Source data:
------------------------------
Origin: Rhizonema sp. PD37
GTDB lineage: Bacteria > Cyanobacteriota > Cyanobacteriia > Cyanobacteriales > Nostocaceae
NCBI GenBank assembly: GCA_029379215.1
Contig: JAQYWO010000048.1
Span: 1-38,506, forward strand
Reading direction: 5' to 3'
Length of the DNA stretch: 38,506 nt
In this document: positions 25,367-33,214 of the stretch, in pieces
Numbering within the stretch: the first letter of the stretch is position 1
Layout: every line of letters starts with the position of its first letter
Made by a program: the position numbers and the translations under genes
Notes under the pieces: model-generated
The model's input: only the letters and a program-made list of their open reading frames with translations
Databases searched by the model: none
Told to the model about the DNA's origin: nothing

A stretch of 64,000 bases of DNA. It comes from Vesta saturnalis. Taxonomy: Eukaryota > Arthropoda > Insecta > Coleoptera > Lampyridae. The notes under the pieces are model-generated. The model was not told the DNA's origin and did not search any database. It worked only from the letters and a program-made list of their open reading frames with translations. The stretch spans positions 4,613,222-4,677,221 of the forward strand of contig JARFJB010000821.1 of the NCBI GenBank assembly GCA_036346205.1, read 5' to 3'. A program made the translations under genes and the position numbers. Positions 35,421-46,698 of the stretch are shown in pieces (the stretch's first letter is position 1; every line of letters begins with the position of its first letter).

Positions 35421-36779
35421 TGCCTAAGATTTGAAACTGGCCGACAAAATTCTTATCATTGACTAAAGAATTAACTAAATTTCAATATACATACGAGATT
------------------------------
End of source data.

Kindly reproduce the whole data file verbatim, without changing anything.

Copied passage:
Origin: Rhizonema sp. PD37
GTDB lineage: Bacteria > Cyanobacteriota > Cyanobacteriia > Cyanobacteriales > Nostocaceae
NCBI GenBank assembly: GCA_029379215.1
Contig: JAQYWO010000048.1
Span: 1-38,506, forward strand
Reading direction: 5' to 3'
Length of the DNA stretch: 38,506 nt
In this document: positions 25,367-33,214 of the stretch, in pieces
Numbering within the stretch: the first letter of the stretch is position 1
Layout: every line of letters starts with the position of its first letter
Made by a program: the position numbers and the translations under genes
Notes under the pieces: model-generated
The model's input: only the letters and a program-made list of their open reading frames with translations
Databases searched by the model: none
Told to the model about the DNA's origin: nothing

A stretch of 64,000 bases of DNA. It comes from Vesta saturnalis. Taxonomy: Eukaryota > Arthropoda > Insecta > Coleoptera > Lampyridae. The notes under the pieces are model-generated. The model was not told the DNA's origin and did not search any database. It worked only from the letters and a program-made list of their open reading frames with translations. The stretch spans positions 4,613,222-4,677,221 of the forward strand of contig JARFJB010000821.1 of the NCBI GenBank assembly GCA_036346205.1, read 5' to 3'. A program made the translations under genes and the position numbers. Positions 35,421-46,698 of the stretch are shown in pieces (the stretch's first letter is position 1; every line of letters begins with the position of its first letter).

Positions 35421-36779
35421 TGCCTAAGATTTGAAACTGGCCGACAAAATTCTTATCATTGACTAAAGAATTAACTAAATTTCAATATACATACGAGATT